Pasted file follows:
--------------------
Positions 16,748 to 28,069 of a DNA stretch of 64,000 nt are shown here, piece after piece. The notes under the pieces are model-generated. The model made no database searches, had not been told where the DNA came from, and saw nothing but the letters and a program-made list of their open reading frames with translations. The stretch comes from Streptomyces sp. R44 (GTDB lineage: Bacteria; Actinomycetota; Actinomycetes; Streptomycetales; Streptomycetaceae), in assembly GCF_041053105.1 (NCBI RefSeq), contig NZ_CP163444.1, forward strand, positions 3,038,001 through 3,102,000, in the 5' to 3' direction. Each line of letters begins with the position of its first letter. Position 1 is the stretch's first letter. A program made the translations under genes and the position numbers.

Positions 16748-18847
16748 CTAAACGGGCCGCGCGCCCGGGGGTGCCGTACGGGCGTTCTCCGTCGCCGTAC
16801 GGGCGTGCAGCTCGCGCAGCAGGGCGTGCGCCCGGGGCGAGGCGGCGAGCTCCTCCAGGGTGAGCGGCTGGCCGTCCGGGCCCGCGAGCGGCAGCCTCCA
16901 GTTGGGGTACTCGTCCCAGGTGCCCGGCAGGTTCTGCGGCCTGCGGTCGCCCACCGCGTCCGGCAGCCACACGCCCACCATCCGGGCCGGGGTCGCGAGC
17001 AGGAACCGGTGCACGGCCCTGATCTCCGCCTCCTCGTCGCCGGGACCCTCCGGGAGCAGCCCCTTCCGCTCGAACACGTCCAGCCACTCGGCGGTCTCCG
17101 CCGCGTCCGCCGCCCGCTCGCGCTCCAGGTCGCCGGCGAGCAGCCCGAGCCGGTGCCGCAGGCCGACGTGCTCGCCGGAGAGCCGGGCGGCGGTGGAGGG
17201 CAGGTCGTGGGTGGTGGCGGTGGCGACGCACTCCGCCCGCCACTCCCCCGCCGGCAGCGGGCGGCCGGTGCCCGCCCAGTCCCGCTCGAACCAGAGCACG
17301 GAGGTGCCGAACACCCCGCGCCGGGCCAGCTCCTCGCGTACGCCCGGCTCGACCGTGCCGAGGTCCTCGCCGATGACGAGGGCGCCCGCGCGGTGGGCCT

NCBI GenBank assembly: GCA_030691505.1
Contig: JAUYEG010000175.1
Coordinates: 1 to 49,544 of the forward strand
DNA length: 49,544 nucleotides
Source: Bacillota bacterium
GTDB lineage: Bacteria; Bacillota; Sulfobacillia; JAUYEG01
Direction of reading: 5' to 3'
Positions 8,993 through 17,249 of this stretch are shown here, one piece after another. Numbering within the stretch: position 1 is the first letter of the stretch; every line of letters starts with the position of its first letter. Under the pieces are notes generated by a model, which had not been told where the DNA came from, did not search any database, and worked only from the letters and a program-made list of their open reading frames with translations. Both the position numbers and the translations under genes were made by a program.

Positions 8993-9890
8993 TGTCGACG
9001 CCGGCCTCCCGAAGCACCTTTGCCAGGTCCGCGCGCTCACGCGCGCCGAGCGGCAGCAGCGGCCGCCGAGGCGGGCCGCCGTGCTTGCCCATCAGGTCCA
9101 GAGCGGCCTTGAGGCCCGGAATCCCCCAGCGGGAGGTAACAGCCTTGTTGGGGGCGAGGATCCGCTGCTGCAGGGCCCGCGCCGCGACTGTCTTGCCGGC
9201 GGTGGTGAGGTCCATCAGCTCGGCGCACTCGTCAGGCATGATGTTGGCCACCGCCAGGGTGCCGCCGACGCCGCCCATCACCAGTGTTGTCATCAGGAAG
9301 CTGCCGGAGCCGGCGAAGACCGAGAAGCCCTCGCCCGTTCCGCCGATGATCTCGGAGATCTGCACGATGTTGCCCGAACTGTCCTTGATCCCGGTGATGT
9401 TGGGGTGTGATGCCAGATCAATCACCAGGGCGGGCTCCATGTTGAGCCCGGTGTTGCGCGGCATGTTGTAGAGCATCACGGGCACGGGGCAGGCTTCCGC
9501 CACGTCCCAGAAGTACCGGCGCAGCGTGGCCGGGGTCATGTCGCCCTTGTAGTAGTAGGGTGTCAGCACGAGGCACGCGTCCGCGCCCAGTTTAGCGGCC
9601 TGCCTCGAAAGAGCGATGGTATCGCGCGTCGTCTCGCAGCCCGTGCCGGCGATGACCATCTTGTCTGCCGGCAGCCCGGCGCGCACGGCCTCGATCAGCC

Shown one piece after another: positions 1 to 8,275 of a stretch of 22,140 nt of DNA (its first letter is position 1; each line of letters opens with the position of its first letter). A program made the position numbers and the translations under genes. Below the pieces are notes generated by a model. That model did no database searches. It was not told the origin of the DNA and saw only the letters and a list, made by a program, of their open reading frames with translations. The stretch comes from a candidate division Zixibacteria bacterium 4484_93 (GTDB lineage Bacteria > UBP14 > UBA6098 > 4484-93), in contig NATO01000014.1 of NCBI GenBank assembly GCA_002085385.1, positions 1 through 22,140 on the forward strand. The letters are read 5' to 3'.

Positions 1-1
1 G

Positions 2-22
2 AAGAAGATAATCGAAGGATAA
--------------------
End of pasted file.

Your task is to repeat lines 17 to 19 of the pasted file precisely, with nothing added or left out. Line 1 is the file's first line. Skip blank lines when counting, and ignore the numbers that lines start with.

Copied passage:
Positions 8,993 through 17,249 of this stretch are shown here, one piece after another. Numbering within the stretch: position 1 is the first letter of the stretch; every line of letters starts with the position of its first letter. Under the pieces are notes generated by a model, which had not been told where the DNA came from, did not search any database, and worked only from the letters and a program-made list of their open reading frames with translations. Both the position numbers and the translations under genes were made by a program.

Positions 8993-9890
8993 TGTCGACG